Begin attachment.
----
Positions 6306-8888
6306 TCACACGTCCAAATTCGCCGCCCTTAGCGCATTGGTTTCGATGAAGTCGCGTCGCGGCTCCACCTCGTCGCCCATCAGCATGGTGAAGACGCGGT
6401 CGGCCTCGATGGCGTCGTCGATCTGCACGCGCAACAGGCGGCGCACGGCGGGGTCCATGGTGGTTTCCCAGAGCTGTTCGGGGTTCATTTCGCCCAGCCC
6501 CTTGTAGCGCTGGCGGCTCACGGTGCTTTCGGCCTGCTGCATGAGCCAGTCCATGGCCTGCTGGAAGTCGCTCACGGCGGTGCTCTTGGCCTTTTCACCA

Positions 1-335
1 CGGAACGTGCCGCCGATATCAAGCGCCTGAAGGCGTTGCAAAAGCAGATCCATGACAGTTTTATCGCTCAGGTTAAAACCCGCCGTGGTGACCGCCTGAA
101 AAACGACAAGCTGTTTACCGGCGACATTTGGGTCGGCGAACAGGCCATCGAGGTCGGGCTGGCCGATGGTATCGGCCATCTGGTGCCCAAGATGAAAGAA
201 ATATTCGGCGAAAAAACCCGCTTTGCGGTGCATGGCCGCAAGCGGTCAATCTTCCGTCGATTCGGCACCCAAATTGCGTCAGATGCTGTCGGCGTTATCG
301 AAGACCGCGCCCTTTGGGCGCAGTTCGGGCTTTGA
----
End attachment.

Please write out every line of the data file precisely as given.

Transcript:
Positions 6306-8888
6306 TCACACGTCCAAATTCGCCGCCCTTAGCGCATTGGTTTCGATGAAGTCGCGTCGCGGCTCCACCTCGTCGCCCATCAGCATGGTGAAGACGCGGT
6401 CGGCCTCGATGGCGTCGTCGATCTGCACGCGCAACAGGCGGCGCACGGCGGGGTCCATGGTGGTTTCCCAGAGCTGTTCGGGGTTCATTTCGCCCAGCCC
6501 CTTGTAGCGCTGGCGGCTCACGGTGCTTTCGGCCTGCTGCATGAGCCAGTCCATGGCCTGCTGGAAGTCGCTCACGGCGGTGCTCTTGGCCTTTTCACCA

Positions 1-335
1 CGGAACGTGCCGCCGATATCAAGCGCCTGAAGGCGTTGCAAAAGCAGATCCATGACAGTTTTATCGCTCAGGTTAAAACCCGCCGTGGTGACCGCCTGAA
101 AAACGACAAGCTGTTTACCGGCGACATTTGGGTCGGCGAACAGGCCATCGAGGTCGGGCTGGCCGATGGTATCGGCCATCTGGTGCCCAAGATGAAAGAA
201 ATATTCGGCGAAAAAACCCGCTTTGCGGTGCATGGCCGCAAGCGGTCAATCTTCCGTCGATTCGGCACCCAAATTGCGTCAGATGCTGTCGGCGTTATCG
301 AAGACCGCGCCCTTTGGGCGCAGTTCGGGCTTTGA